Clinical assessment of cerebrospinal fluid dynamics in hydrocephalus. Guide to interpretation based on observational study

Authors


Dr R. A. Weerakkody, Division of Surgery, Imperial College London, St Mary’s Hospital, Praed St, London W2 1NY, UK
Tel.: +44 0 7578192981
Fax: +44 0 1223 216926
e-mail: Weerakkody@cantab.net

Abstract

Weerakkody RA, Czosnyka M, Schuhmann MU, Schmidt E, Keong N, Santarius T, Pickard JD, Czosnyka Z. Clinical assessment of cerebrospinal fluid dynamics in hydrocephalus. Guide to interpretation based on observational study.
Acta Neurol Scand: 2011: 124: 85–98.
© 2011 John Wiley & Sons A/S.

Objectives –  The term hydrocephalus encompasses a range of disorders characterised by clinical symptoms, abnormal brain imaging and derangement of cerebrospinal fluid (CSF) dynamics. The ability to elucidate which patients would benefit from CSF diversion (a shunt or third ventriculostomy) is often unclear. Similar difficulties are often encountered in shunted patients to predict the scope for improvement by shunt re-adjustment or revision. In this study we aimed to update our knowledge of how key quantitative parameters describing CSF dynamics may be used in diagnosis of shunt-responsive hydrocephalus and in the assessment of shunt function.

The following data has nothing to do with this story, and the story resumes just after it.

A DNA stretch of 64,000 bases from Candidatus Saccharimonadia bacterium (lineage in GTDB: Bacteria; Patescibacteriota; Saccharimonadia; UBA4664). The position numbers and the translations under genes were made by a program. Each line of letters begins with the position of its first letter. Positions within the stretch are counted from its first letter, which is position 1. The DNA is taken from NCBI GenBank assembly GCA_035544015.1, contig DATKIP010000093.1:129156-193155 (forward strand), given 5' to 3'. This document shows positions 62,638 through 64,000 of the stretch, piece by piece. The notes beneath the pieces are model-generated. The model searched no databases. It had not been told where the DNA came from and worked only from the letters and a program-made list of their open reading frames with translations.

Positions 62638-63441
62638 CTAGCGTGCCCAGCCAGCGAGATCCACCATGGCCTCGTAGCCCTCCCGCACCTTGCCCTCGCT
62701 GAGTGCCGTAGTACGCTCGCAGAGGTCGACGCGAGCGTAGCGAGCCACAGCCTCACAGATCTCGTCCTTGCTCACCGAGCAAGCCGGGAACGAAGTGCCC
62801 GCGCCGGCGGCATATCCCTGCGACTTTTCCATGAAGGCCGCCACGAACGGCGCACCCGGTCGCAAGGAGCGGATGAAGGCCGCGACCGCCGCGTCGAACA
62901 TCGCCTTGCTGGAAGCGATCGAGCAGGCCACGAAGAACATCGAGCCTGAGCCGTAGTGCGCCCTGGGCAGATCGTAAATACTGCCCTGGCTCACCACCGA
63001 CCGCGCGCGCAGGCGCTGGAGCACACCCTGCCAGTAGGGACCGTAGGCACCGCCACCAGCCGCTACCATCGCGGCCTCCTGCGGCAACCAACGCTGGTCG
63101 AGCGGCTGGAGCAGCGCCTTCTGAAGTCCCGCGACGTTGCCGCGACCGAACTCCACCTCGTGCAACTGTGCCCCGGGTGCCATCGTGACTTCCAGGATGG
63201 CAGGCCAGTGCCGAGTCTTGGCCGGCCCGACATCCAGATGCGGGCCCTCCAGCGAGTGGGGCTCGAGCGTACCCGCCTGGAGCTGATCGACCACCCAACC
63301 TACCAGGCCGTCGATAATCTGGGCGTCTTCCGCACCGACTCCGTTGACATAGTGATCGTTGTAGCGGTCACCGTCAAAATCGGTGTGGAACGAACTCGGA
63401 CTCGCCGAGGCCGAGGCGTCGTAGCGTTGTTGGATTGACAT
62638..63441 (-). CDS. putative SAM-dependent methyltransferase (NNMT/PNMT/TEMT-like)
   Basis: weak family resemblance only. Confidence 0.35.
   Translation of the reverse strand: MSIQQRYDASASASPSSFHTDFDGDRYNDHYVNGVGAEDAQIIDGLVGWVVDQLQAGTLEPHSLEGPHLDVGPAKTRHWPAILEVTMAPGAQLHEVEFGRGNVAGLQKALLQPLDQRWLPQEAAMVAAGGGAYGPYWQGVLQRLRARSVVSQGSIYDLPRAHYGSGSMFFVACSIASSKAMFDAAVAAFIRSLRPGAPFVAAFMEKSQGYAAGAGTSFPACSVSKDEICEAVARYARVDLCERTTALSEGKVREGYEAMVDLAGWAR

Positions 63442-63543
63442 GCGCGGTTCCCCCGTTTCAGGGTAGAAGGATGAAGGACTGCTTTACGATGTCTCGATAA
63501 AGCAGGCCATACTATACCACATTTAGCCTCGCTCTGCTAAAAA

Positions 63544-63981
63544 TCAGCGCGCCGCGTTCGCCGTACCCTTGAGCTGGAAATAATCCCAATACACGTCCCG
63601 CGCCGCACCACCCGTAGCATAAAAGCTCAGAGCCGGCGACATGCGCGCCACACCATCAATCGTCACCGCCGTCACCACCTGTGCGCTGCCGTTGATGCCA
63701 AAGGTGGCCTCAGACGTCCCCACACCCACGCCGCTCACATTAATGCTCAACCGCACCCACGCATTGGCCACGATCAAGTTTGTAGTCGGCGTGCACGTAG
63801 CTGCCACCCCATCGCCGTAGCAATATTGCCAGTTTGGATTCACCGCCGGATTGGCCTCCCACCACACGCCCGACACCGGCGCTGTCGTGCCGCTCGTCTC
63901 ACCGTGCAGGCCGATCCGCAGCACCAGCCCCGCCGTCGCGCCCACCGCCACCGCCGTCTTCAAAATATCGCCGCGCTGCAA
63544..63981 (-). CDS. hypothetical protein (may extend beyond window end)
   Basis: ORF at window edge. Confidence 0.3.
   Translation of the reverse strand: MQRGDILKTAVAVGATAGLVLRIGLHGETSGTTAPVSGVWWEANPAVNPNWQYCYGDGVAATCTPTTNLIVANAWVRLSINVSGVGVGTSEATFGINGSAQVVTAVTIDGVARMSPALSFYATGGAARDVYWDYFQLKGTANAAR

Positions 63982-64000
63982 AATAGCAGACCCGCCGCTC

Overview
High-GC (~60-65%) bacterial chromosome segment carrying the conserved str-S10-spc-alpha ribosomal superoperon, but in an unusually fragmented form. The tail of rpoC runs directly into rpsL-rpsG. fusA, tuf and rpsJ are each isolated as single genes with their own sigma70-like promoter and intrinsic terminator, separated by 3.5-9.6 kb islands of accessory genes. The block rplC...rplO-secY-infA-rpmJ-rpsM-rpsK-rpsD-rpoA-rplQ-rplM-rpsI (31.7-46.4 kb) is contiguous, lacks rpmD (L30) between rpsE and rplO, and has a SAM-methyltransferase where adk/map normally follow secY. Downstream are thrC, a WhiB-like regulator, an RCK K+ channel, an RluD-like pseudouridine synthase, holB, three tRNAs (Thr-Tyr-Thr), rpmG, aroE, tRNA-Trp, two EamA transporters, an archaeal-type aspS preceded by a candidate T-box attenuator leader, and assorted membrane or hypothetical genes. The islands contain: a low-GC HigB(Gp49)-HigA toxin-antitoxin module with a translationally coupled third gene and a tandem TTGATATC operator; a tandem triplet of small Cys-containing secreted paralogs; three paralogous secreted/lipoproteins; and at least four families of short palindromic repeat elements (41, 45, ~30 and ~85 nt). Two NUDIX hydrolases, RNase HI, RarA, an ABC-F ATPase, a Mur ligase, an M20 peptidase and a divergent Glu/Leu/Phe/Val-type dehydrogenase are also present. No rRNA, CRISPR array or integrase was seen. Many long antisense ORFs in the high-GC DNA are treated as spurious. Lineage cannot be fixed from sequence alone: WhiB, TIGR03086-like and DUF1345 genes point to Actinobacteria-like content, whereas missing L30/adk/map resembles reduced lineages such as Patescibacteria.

Methods –  A number of quantitative parameters [including resistance to CSF outflow (Rcsf), pulse amplitude of intracranial pressure waveform (AMP), RAP index and slow vasogenic waves] were studies in 1423 patients with 2665 CSF infusion tests and 305 overnight intracranial pressure (ICP)-monitoring sessions over a 17 year period.

Observations –  We demonstrate our observations for typical values of Pb, Rcsf, AMP, slow vasogenic waves derived from infusion studies or overnight ICP monitoring in differentiating atrophy from shunt-responsive normal pressure hydrocephalus or acute hydrocephalus. From the same variables tested on shunted patients we demonstrate a standardised approach to help differentiate a properly-functioning shunt from underdrainage or overdrainage.

Conclusions –  Quantitative variables derived from CSF dynamics allow differentiation between clinically overlapping entities such as shunt-responsive normal pressure hydrocephalus and brain atrophy (not shunt responsive) as well as allowing the detection of shunt malfunction (partial or complete blockage) or overdrainage. This observational study is intended to serve as an update for our understanding of quantitative testing of CSF dynamics.

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